By Tom Cleaver and Jonathan Shkurko

President Nikos Christodoulides on Wednesday insisted the government’s sole aim is to restart negotiations for a solution to the Cyprus problem, following United Nations envoy Maria Angela Holguin’s departure from the island the previous day.

“Our number one priority is to restart negotiations,” he said.

“We responded to all invitations to initiate a dialogue, to see if this effort can lead us to restart negotiations.

“Unfortunately, there has been no response from the Turkish Cypriot side so far. Nevertheless, the effort continues, we must give diplomacy time,” he said after a cabinet meeting.

“If there is political will, I am sure that negotiations can resume, and I am confident that there can be a positive outcome, always based on the agreed framework.”

Later on Wednesday, Turkish Cypriot leader Ersin Tatar criticised Holguin’s modus operandi while in Cyprus, accusing her of “provoking the opposition and turning me into a target.”

“her holding of meetings with some opposition groups is outside her job descriptions. This is not a nice thing. She visited Akinci twice. Is this even possible?” he said, speaking on television the north’s public broadcaster BRT.

“This sort of thing is not something that can be accepted diplomatically. She is taking steps to provoke the opposition and wear me down. I conveyed my discomfort to the appropriate authorities.”

He went on to say, “they targeted me with statements like ‘Tatar ran away from a tripartite meeting’. They never blame Turkey, they say Tatar ran away. Tatar is not alone. I evaluate every stage of this policy together with Turkey.”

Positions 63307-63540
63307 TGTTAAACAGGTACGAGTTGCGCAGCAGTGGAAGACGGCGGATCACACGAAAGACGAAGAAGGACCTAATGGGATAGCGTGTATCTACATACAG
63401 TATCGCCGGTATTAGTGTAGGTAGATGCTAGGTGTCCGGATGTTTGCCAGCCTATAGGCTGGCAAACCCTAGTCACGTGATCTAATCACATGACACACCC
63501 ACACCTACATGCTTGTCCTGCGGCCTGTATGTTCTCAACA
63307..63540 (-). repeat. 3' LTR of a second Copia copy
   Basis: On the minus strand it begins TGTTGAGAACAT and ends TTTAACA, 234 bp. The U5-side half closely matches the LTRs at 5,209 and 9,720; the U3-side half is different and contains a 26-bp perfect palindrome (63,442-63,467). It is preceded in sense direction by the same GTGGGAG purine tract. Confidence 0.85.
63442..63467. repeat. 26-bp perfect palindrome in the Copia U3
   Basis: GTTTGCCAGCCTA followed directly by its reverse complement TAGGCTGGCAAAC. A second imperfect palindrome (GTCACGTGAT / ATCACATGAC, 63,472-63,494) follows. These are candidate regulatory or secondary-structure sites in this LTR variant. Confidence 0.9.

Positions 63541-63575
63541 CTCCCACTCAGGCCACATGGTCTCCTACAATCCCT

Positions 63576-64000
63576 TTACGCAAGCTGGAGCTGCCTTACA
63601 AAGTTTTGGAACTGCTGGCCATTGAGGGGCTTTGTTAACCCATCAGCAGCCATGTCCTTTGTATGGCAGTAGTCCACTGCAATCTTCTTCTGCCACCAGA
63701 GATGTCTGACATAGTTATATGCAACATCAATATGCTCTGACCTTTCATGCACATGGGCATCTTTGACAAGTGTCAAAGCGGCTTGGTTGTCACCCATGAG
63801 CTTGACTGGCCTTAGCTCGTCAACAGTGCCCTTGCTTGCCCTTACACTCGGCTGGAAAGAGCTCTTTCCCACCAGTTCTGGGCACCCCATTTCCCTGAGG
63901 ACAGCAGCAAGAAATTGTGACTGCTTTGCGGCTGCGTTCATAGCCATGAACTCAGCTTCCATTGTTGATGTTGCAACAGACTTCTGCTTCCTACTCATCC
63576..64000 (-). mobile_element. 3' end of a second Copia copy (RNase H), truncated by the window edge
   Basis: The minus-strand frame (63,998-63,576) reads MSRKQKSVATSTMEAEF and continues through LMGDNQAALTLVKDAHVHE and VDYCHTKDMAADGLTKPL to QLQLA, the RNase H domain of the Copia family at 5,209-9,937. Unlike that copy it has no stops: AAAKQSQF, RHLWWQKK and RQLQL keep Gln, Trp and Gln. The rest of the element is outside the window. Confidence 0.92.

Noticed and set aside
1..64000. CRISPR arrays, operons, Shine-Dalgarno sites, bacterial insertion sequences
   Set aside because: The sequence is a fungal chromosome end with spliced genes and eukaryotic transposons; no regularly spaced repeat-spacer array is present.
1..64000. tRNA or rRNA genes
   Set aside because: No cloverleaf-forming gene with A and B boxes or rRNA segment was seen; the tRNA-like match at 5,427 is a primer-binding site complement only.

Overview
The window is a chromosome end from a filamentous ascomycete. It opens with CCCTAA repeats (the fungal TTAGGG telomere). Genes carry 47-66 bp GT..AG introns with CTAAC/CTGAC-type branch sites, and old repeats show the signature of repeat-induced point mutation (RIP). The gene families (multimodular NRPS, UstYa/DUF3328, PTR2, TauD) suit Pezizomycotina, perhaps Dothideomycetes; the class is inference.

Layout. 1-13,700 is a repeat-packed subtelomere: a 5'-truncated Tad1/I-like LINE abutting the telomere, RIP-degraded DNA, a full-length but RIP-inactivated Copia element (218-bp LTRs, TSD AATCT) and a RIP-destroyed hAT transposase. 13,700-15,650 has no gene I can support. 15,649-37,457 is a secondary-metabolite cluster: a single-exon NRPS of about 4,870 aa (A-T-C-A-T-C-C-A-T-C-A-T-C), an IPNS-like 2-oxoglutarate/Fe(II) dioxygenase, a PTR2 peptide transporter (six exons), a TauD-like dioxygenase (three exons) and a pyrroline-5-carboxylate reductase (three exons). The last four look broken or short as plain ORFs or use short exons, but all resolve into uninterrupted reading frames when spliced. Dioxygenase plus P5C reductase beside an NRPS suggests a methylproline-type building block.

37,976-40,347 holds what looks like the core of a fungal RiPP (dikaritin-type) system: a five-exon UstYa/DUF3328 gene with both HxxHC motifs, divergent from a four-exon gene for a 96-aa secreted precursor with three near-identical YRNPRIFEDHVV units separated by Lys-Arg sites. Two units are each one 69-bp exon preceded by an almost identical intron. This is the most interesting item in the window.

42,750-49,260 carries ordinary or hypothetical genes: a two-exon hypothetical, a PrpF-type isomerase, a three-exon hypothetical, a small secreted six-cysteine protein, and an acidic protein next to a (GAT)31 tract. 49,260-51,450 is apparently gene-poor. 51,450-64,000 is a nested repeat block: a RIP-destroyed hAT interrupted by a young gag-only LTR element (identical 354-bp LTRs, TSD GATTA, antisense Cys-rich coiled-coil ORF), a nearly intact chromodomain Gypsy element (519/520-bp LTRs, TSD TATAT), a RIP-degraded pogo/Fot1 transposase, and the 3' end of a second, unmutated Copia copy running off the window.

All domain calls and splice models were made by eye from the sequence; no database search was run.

Holguin had departed the island on Tuesday following meetings with Christodoulides and Tatar the previous day, declaring that her mandate had come to its end and that she would now write a report based on her findings.

However, her meeting with Tatar was brief and seemingly soured relations, with Holguin departing Tatar’s official residence after less than 20 minutes inside and without making any statements to the waiting press.

In a later interview with news website Kibris Postasi at the Ledra Palace hotel, she said she had been “surprised” Tatar had rejected the proposal of a tripartite meeting with herself and Christodoulides.

Tatar responded in kind on Tuesday, criticising Holguin’s modus operandi in Cyprus.

“She cannot gauge public opinion going from door to door. She has no right. It is not nice of her to go to the most extreme opponents and provoke, challenging the established order of the country,” he said.

“Frankly, I was annoyed by that … It is Holguin’s duty to investigate if there is common ground. It is already clear that there is not.”

Opposition party CTP leader Tufan Erhurman had earlier accused Tatar of “running away from the fight” for Turkish Cypriots’ rights in refusing to attend such a meeting.

“The rejection of dialogue resulted in the conclusion that the Turkish Cypriot people had a will for a solution but now do not even have the will for a dialogue. This is not the case for the Turkish Cypriot people. The distance between the Turkish Cypriot people and Ersin Tatar is widening.”